"I'm looking at everything. I'm evaluating all our plans and partners," said Mr. LaNeve, interviewed last week just 11 days after moving back to General Motors Corp. from president of Ford Motor Co.'s Volvo Cars of North America.
Mr. LaNeve has requested a reel from Bcom3 Group's DMB&B, Troy, Mich., to review advertising from the past six years since he left Cadillac, heading first to Pontiac, then to Volvo in 1997. But he's seen the most recent work and added, "We have great advertising."
Speculation about troubles with DMB&B has surfaced every few years in the past decade. This time, the talk may have been sparked by the departure of Robin Weeks, who left after just a year as VP-exec creative director. Gary Topolewski, former exec creative director at TBWA/Chiat/Day, Playa del Rey, Calif., joined DMB&B May 21 as exec VP-chief creative officer, succeeding Ms. Weeks (AA, May 14).
Stan Fields, chief operating officer of DMB&B in Troy, said there's been no indication from Cadillac that anything is amiss. "Often when you have an executive creative director leaving an agency it causes all sorts of rumors," he said. But "there's nothing but continued progress on the creative stuff on the table now." The agency is moving through the approval process with new work for Cadillac, which will be an evolution of the recent "Moments" TV spot.
DMB&B and predecessors have handled Cadillac since at least 1915, when adman Ted MacManus penned the famous "Penalty of leadership" print ad for Cadillac.
At least one agency made overtures recently for the business, but the client said it would stick with DMB&B, according to an executive close to the situation.
Mr. LaNeve said he's studying whether to do an umbrella divisional campaign early next year, under which each product would have a role. The next vehicle launch is the Escalade EXT, a pickup-sport utility combo, followed by Catera's replacement, the CTS sedan.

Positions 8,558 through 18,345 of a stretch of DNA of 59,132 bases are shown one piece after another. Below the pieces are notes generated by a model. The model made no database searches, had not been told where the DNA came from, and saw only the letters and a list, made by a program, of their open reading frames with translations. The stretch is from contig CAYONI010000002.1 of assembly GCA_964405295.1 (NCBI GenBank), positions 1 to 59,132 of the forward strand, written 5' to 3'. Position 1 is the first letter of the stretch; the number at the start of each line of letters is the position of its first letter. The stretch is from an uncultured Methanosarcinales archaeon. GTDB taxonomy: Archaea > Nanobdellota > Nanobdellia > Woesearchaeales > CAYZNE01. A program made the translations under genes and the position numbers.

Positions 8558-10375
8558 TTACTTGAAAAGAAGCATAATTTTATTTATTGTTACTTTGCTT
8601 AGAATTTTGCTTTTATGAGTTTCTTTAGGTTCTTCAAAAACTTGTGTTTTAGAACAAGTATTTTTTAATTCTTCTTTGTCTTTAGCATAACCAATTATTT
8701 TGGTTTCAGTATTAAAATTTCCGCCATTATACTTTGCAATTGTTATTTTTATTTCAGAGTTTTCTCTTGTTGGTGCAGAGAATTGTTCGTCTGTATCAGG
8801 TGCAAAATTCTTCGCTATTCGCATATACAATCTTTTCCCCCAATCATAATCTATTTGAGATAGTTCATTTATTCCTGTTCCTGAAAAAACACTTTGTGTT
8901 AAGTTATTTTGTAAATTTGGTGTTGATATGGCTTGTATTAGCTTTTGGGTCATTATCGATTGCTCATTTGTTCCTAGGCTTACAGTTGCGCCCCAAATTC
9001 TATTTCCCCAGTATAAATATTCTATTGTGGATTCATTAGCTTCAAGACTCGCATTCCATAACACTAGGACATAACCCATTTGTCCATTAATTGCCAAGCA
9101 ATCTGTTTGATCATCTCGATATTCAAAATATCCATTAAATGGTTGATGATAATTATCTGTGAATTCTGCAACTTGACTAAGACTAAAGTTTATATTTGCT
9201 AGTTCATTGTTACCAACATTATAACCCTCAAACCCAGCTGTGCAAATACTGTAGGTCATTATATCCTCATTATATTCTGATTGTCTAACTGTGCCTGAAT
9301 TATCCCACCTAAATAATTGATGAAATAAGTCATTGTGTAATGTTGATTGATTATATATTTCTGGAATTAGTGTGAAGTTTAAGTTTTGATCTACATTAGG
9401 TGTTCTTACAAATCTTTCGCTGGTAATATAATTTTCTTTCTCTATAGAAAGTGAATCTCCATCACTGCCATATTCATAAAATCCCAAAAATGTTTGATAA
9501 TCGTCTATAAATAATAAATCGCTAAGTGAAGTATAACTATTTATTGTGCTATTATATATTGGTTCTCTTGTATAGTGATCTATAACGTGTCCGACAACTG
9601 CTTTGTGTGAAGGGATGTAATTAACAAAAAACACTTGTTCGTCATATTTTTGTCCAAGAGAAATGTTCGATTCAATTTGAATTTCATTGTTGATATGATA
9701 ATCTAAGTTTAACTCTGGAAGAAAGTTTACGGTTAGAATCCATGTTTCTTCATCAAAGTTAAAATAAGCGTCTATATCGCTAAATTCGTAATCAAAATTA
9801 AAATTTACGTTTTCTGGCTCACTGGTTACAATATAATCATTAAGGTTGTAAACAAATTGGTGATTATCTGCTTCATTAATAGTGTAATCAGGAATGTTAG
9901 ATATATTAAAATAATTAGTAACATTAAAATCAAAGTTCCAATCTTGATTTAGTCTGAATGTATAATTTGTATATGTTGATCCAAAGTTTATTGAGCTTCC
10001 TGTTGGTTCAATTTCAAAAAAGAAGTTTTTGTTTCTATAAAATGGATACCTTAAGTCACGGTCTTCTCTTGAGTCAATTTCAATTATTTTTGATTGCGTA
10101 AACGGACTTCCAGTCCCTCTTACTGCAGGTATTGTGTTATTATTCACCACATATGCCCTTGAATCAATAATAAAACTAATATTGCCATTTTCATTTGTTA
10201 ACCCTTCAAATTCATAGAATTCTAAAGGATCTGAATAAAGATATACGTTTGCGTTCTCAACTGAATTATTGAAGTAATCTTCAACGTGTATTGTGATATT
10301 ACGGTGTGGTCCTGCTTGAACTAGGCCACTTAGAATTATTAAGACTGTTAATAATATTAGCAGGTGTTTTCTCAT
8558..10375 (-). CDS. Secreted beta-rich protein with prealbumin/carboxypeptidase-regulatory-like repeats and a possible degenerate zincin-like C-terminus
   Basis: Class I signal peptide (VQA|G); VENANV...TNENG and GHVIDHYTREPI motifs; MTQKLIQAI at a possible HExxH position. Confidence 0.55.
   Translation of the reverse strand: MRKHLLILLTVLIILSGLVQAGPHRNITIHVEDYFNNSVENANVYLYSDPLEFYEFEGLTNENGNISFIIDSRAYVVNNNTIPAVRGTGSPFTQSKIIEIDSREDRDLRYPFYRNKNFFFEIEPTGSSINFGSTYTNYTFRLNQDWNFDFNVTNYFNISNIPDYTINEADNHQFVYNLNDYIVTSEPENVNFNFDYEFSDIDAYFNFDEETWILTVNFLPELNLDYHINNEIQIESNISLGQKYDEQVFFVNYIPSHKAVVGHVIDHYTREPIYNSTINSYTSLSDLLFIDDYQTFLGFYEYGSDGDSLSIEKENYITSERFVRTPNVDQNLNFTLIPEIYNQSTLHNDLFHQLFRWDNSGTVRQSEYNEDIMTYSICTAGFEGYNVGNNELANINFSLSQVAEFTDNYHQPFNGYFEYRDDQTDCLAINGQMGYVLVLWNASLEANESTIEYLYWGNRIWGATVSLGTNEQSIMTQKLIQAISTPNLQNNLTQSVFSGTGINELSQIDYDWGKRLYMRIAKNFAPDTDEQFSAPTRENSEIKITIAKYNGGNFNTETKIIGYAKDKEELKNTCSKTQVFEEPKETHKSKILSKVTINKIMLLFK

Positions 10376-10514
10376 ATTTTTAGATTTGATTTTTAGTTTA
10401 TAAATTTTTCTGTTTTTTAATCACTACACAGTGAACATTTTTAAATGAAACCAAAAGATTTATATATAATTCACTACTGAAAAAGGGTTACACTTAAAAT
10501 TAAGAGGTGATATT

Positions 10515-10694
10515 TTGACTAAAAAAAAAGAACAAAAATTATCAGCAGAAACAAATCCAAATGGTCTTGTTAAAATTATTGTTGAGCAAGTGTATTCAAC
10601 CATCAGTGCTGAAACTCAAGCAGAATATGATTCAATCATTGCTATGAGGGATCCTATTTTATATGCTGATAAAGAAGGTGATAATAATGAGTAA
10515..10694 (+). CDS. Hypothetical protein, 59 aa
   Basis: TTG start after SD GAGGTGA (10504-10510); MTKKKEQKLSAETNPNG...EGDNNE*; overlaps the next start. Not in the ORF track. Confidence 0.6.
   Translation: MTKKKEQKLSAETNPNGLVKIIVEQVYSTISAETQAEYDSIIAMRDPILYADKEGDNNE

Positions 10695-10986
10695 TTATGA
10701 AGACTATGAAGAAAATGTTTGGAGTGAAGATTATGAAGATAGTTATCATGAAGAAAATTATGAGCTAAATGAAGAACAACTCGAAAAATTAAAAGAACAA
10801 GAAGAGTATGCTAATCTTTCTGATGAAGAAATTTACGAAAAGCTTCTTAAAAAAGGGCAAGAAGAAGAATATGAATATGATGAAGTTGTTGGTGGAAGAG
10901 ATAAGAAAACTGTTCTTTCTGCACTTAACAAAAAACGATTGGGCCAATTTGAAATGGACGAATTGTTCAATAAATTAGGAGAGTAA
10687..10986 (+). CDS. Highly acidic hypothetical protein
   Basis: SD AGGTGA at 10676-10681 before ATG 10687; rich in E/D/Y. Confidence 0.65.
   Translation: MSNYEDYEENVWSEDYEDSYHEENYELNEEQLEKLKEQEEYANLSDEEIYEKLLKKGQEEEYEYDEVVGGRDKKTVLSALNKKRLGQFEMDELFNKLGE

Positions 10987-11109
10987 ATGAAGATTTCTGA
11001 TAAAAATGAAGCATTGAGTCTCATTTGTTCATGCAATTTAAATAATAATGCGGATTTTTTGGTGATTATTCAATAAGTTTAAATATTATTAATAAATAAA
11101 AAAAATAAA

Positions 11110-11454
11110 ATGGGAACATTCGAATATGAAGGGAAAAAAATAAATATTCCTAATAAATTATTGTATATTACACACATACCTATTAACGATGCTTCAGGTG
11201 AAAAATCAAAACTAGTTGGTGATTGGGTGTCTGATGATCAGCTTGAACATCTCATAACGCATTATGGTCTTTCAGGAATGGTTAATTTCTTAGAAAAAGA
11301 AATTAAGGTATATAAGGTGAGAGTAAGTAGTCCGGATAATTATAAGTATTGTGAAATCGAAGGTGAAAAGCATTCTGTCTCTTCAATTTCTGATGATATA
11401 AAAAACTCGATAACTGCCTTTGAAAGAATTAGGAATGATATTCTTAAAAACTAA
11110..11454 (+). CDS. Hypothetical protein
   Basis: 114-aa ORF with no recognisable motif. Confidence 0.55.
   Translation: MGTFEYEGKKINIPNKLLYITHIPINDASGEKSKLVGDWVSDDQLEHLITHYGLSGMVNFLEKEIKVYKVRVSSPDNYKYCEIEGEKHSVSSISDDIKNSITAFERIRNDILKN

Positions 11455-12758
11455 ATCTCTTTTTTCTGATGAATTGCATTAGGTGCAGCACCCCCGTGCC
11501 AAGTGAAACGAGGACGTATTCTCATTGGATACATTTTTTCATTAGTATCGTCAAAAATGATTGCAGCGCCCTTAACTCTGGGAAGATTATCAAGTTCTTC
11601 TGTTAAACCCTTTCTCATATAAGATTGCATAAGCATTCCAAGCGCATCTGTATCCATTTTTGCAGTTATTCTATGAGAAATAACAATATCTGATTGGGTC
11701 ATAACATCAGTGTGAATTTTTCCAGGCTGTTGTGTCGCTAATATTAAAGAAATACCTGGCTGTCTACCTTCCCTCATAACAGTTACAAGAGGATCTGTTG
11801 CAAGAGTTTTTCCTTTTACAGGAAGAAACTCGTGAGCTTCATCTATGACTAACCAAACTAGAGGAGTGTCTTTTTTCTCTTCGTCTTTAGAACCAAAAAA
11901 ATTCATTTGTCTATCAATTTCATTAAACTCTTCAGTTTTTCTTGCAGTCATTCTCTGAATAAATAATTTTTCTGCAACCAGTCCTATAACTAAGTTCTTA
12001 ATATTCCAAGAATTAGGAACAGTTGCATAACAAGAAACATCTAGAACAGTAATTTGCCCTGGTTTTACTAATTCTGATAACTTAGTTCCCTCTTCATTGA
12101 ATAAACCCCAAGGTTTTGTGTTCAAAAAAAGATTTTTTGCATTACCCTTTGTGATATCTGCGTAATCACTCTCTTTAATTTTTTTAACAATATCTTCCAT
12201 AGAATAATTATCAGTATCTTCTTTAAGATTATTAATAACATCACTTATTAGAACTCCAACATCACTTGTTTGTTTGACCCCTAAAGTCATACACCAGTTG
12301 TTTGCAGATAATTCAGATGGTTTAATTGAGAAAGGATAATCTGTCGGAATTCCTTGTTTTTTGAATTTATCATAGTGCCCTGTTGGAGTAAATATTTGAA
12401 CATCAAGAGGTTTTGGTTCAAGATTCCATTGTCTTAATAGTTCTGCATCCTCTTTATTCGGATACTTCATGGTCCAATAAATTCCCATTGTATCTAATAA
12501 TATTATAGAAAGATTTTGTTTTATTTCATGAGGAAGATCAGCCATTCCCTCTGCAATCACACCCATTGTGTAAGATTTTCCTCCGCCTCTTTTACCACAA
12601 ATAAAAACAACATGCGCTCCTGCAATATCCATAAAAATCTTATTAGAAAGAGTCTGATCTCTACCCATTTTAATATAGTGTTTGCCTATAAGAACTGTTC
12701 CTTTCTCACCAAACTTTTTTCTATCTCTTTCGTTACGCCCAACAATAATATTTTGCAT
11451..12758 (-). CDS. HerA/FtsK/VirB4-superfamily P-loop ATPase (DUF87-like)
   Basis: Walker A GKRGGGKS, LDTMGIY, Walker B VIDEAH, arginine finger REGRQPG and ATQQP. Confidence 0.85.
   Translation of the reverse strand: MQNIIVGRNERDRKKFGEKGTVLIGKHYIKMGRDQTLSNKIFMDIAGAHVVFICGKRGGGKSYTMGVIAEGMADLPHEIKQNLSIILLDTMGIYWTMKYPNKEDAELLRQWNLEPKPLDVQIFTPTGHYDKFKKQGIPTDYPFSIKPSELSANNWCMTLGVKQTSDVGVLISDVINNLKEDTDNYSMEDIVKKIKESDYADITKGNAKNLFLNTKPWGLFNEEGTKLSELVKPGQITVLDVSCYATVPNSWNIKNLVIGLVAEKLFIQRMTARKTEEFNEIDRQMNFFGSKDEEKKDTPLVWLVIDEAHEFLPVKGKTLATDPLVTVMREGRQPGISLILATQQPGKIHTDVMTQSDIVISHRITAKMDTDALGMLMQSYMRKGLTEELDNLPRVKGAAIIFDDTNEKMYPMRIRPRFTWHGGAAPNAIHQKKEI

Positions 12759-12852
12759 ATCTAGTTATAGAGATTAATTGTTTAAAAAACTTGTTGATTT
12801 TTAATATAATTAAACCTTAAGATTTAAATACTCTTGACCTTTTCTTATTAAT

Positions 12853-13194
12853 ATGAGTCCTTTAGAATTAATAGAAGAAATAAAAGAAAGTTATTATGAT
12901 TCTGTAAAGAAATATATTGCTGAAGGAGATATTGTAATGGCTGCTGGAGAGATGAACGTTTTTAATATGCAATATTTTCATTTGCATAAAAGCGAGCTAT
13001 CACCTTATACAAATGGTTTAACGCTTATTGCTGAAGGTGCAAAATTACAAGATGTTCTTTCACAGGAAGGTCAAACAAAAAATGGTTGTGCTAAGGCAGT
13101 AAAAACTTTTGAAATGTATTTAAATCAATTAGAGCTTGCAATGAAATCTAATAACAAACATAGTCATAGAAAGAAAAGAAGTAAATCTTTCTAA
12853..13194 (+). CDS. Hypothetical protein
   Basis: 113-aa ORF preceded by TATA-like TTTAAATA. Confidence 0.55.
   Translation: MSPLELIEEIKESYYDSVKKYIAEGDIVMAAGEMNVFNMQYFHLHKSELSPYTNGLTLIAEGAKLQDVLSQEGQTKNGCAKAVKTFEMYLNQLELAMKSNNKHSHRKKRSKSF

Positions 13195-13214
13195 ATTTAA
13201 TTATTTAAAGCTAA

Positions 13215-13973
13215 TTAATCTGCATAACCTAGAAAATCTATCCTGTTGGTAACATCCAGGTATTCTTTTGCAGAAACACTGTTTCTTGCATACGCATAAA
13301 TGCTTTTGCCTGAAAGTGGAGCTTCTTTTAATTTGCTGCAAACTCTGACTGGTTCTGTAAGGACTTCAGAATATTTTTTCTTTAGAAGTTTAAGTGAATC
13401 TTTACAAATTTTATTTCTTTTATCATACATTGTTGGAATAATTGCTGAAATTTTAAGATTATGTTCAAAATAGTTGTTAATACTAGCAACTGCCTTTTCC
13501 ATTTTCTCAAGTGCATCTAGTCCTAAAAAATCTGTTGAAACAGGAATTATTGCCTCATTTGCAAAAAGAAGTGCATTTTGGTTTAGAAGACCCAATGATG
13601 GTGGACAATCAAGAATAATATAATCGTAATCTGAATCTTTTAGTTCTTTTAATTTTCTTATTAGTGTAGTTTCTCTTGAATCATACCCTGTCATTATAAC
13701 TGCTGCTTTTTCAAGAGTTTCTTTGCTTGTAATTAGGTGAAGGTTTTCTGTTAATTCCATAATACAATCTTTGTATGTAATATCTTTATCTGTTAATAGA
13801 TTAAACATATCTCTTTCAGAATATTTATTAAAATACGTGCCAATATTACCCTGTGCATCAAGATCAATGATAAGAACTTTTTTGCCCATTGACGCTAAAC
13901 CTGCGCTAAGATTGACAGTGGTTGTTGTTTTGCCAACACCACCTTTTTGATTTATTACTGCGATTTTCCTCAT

GM has been moving to increase emphasis on divisional branding after spending billions on campaigns since 1995 to create brand image for every vehicle.
Mr. LaNeve sees his top priority as introducing models "with great quality and the right promotional launch. ... But you have got to have the right product."
David Cole, director of the nonprofit ERIM's Center for Automotive Research, said Cadillac can recover in the next few years with the right products. "The greatest concern I have is not in the execution. It's whether the styling theme is going to catch on or not."
Cadillac, which started selling cars in 1902, reached its peak sales year in 1978 with 350,813 cars, according to Automotive News. The division also surpassed the 300,000 mark in 1983, 1984 and 1986. Since then, it has been hurt by lackluster products, some quality problems, increased competition and an aging buyer base. Last year, it sold 189,154 vehicles, landing fifth among luxury auto marketers.
"I'm promoting that underdog mentality," said Mr. LaNeve. "We're not the volume leader anymore, and we need to fight our way back customer by customer."
Contributing : Laura Q. Hughes